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13.11.2018 Libya

Turkey walkout deals fresh blow to Italy's Libya talks

By Imed Lamloum and Charles Onians
Conte (L) greeted Haftar upon his arrival in Palermo for the conference.  By Filippo MONTEFORTE (AFP)
LISTEN NOV 13, 2018
Conte (L) greeted Haftar upon his arrival in Palermo for the conference. By Filippo MONTEFORTE (AFP)

Turkey on Tuesday pulled out of Italian-sponsored Libya crisis talks saying it had been "excluded", dealing a fresh blow to the latest international bid to stabilise the chaos-stricken and divided country.

Turkey walked out after eastern Libyan strongman Khalifa Haftar joined a meeting on the conference's sidelines with his UN-backed rival Prime Minister Fayez al-Sarraj and other leaders, but not Turkey.

The Haftar camp regularly accuses Turkey and Qatar of militarily and financially backing his rivals, including Islamists.

"Any meeting which excludes Turkey would prove to be counter-productive for the solution of this problem," Turkish Vice President Fuat Oktay said in a statement.

"The informal meeting held this morning with a number of players and having them presented as the prominent protagonists of the Mediterranean is a very misleading and damaging approach which we vehemently oppose," Oktay said.

Haftar arrived in the Sicilian capital of Palermo from his Benghazi stronghold on Monday evening after days of doubts over his crucial presence, but snubbed the actual conference and a working dinner.

Egypt's President Abdel Fattah al-Sisi, Russian Prime Minister Dmitry Medvedev, UN envoy Ghassan Salame, European Council President Donald Tusk and French Foreign Minister Jean-Yves Le Drian also attended the Sarraj-Haftar meeting, hosted by Italian Prime Minister Giuseppe Conte ahead of roundtable talks, which were to have included Turkey.

"Unfortunately, the international community has not been able to unite this morning," Turkey said.

Italy is the latest country aiming to bring Libya's disparate and often warring factions together after a Paris summit in May saw the Tripoli-based Government of National Accord (GNA) and Haftar agree to hold national polls on December 10 -- a date which has fallen by the wayside.

Libyan strongman Khalifa Haftar's forces dominate the east of the country.  By Abdullah DOMA (AFP/File) Libyan strongman Khalifa Haftar's forces dominate the east of the country. By Abdullah DOMA (AFP/File)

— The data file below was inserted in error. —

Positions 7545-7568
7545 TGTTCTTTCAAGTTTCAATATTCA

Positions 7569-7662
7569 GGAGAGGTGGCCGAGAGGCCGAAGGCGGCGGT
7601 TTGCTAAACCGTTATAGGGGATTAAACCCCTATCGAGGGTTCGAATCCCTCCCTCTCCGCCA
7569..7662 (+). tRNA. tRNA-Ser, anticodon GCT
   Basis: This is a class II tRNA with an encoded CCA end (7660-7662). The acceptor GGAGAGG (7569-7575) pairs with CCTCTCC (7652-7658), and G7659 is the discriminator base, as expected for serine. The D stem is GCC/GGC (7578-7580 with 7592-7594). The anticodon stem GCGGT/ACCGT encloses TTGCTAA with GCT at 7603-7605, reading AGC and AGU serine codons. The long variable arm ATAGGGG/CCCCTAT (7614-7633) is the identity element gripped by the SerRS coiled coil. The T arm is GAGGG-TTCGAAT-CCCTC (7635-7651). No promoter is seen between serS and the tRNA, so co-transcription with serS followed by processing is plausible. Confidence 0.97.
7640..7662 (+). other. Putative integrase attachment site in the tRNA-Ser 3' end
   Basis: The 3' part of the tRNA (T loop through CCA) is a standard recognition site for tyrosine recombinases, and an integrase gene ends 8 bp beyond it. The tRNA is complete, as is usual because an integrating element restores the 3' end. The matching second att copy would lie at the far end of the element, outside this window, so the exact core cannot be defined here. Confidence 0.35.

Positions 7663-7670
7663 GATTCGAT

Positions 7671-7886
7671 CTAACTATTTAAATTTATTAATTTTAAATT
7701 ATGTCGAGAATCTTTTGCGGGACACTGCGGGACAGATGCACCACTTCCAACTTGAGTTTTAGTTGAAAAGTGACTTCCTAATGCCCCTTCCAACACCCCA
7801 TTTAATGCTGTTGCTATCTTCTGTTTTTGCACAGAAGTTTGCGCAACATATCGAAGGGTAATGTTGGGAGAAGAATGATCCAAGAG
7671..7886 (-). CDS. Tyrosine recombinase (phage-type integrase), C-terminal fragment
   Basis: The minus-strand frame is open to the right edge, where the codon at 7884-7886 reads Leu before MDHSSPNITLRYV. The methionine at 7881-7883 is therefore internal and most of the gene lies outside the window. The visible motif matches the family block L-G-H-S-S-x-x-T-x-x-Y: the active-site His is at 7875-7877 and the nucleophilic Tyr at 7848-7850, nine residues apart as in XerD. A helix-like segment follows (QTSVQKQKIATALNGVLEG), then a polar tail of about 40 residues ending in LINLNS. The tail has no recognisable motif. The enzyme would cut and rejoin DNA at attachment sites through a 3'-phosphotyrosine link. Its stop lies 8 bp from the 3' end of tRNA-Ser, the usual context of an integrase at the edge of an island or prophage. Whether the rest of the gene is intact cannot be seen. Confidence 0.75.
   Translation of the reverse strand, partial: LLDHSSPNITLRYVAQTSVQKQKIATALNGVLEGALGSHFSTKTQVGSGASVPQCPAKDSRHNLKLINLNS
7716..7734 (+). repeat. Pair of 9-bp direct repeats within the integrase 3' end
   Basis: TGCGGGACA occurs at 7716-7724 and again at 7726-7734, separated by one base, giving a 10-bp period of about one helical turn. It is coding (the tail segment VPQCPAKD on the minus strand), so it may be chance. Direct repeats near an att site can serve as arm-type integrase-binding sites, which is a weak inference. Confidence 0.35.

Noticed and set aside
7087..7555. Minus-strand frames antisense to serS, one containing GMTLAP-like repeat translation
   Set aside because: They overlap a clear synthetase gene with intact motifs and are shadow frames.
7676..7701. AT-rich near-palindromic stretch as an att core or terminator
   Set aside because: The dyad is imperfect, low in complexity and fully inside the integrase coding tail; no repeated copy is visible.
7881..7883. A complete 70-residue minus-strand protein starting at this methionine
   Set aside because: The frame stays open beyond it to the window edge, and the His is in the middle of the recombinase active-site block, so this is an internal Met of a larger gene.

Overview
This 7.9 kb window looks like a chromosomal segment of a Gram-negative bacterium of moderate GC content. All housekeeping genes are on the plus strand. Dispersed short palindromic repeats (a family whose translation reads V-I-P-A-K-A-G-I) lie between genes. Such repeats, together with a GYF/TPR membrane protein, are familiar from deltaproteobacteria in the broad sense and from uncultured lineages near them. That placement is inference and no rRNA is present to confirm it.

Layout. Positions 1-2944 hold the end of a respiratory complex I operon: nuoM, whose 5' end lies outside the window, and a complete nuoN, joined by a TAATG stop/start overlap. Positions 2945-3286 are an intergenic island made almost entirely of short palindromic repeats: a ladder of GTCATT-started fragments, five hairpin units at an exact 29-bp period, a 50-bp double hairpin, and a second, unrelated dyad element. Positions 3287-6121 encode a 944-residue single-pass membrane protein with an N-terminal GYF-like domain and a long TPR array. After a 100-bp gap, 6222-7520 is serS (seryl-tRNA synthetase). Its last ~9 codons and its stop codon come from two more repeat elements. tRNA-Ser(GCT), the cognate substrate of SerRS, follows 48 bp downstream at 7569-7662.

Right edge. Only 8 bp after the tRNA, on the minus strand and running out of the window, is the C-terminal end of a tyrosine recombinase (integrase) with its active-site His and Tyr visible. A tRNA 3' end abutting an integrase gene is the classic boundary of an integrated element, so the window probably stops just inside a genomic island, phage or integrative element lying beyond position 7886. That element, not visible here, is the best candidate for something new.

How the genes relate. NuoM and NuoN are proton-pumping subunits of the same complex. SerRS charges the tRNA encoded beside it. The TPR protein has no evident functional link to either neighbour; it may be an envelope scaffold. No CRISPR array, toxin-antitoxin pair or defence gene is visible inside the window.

Acknowledging the chaotic political situation since dictator Moamer Kadhafi was deposed in 2011, the United Nations last week conceded elections will not be viable at least before the spring of 2019.

An Italian official said that during Monday's talks on the margins of the conference, Haftar told Sarraj that his rival did not need to resign ahead of the hoped-for elections.

"You don't need to change horse in the middle of crossing the river," the official quotes Haftar as saying.

Haftar, whose forces control all of northeastern Libya, refuses to sit down at the same table as the Islamist leaders he fiercely opposes, militarily and ideologically.

Map showing areas of control in Libya.  By Thomas SAINT-CRICQ (AFP) Map showing areas of control in Libya. By Thomas SAINT-CRICQ (AFP)

Analysts say the Sicily summit risks being compromised not only by tensions between Libyan factions but also the competing agendas of foreign powers.

Just as in May, the key Libyan invitees are Haftar, the eastern parliament's speaker Aguila Salah, GNA head Sarraj and Khaled al-Mechri, speaker of a Tripoli-based upper chamber.

The GNA says it will use the Palermo talks to lobby for security reforms that unify the army, a constitutionally rooted electoral process, economic reform and an end to "parallel institutions".

'A fundamental step'

For Rome's populist government, a top priority is stemming the flow of migrants who exploit Libya's security vacuum in their quest to reach European shores, often via Italy.

UN envoy Salame told the Security Council on Thursday that a national conference in early 2019 would be organised to provide "a platform" for Libyans to spell out their vision for the future.

But diplomatic wrangling between Italy and France also hangs over this summit.

In September, Italy's defence minister and parliamentary speaker both partly blamed France for Libya's security crisis, which continues to simmer seven years after the NATO-backed uprising toppled Kadhafi.

The Italian swipes came as Tripoli was plagued by militia clashes that killed at least 117 people and wounded more than 400 between late August and late September.

Salame's deputy Stephanie Williams on Monday hailed the GNA's moves to secure Tripoli since then but said more must be done to "generate regular forces ready to assume security responsibilities in the capital".

Sarraj (R), seen with Conte (L), went into a meeting with Haftar after their arrival.  By Filippo MONTEFORTE (AFP) Sarraj (R), seen with Conte (L), went into a meeting with Haftar after their arrival. By Filippo MONTEFORTE (AFP)

Rome and Paris have for months been at loggerheads over Libya's election timetable. While France repeatedly endorsed the December date, Italy opposed it.

Italy has not been alone in pushing for elections to be delayed. December 10 was also viewed sceptically by Washington and Moscow.

One Italian diplomatic source said that no definitive poll date should be set at the summit and it is "not sure that there will be a final document" after the talks.

According to diplomats and analysts, Russia, France, Egypt and the UAE support Haftar, while Turkey and Qatar have thrown their weight behind rivals to the eastern strongman, especially Islamist groups.

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